Fellow 2018
Expert of the Year 2017

Commented:
Unless ESXi 5.5 which Max is 62TB

Author

Commented:
It is 5.5
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Andrew Hancock (VMware vExpert / EE Fellow)VMware and Virtualization Consultant
Fellow 2018
Expert of the Year 2017

Commented:
Okay you will need to edit vmdks and marry the CID mismatch to merge which could end up with corrupted parent.

Author

Commented:
Ok, I'm not trying to corrupt my data... so real solution would be appreciated if there is one.
Andrew Hancock (VMware vExpert / EE Fellow)VMware and Virtualization Consultant
Fellow 2018
Expert of the Year 2017

Commented:
If you have a missing snapshot in the chain any merge could result in a corrupt disk.

Is the VM currently running on a snapshot ?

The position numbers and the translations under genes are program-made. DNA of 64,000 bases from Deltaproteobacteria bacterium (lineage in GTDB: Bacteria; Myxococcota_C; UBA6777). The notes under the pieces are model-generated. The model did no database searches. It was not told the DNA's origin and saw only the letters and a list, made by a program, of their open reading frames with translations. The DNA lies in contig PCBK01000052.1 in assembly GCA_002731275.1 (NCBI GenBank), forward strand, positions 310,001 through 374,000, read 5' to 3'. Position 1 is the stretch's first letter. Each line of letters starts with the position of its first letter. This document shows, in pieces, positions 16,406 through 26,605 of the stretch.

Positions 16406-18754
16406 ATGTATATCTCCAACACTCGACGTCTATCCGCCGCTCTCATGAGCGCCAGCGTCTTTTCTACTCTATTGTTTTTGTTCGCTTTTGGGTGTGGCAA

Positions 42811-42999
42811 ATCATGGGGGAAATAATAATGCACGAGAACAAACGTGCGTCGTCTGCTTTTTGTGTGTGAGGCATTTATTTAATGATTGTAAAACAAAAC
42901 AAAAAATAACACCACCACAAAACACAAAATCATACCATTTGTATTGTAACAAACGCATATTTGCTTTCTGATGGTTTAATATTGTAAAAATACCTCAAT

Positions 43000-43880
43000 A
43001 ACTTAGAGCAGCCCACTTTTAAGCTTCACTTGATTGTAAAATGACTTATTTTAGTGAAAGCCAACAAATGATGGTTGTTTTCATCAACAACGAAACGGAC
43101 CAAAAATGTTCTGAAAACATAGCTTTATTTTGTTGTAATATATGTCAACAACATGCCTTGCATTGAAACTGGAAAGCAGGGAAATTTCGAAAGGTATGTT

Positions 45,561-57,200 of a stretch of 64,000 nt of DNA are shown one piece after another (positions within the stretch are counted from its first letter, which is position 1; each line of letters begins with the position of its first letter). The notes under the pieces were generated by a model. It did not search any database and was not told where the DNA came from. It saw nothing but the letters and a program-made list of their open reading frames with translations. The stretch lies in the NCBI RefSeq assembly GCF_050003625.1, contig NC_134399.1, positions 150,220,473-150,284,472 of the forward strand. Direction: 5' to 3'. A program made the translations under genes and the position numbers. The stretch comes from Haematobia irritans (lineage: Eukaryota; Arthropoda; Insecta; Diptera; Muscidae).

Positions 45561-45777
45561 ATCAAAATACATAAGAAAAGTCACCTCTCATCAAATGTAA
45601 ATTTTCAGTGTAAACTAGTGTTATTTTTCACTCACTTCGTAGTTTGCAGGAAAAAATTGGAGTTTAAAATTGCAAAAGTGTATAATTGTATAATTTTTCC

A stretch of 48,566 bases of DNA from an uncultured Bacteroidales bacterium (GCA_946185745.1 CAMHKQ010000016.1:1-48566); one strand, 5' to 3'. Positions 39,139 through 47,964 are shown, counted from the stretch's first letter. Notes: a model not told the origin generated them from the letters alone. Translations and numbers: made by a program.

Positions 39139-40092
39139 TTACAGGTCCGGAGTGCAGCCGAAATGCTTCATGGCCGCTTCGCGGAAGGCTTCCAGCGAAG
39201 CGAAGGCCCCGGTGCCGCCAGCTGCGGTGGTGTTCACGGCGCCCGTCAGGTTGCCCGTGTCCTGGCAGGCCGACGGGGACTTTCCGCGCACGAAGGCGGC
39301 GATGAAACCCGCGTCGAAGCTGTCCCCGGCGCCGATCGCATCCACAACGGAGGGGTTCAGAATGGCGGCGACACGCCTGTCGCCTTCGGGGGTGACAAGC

Author

Commented:
No, which is why there's missing data.  No snapshots were ever created in VMWare

These were backup snapshots, so they don't exist in the snapshot manager (never did).  Unitrends creates a snapshot to backup the deltas and then deletes the snapshot.  In our case it didn't delete the snapshot, because it ran out of space on the datastore.  So all of our delta data is sitting in the snapshot of a failed backup.

I hope that makes sense.
Andrew Hancock (VMware vExpert / EE Fellow)VMware and Virtualization Consultant
Fellow 2018
Expert of the Year 2017

Commented:
Yes ALL Backup applications use VMware Snapshots to backup VMs and ALL backup apps leave VMs running on snapshots

Check your VMs daily set an Alarm in VCenter.

You deleted a link in the chain and the data is gone.

Force merge can be done but the result could be a corrupt disk.

Author

Commented:
Is it possible to open the snapshot and get the data?
Andrew Hancock (VMware vExpert / EE Fellow)VMware and Virtualization Consultant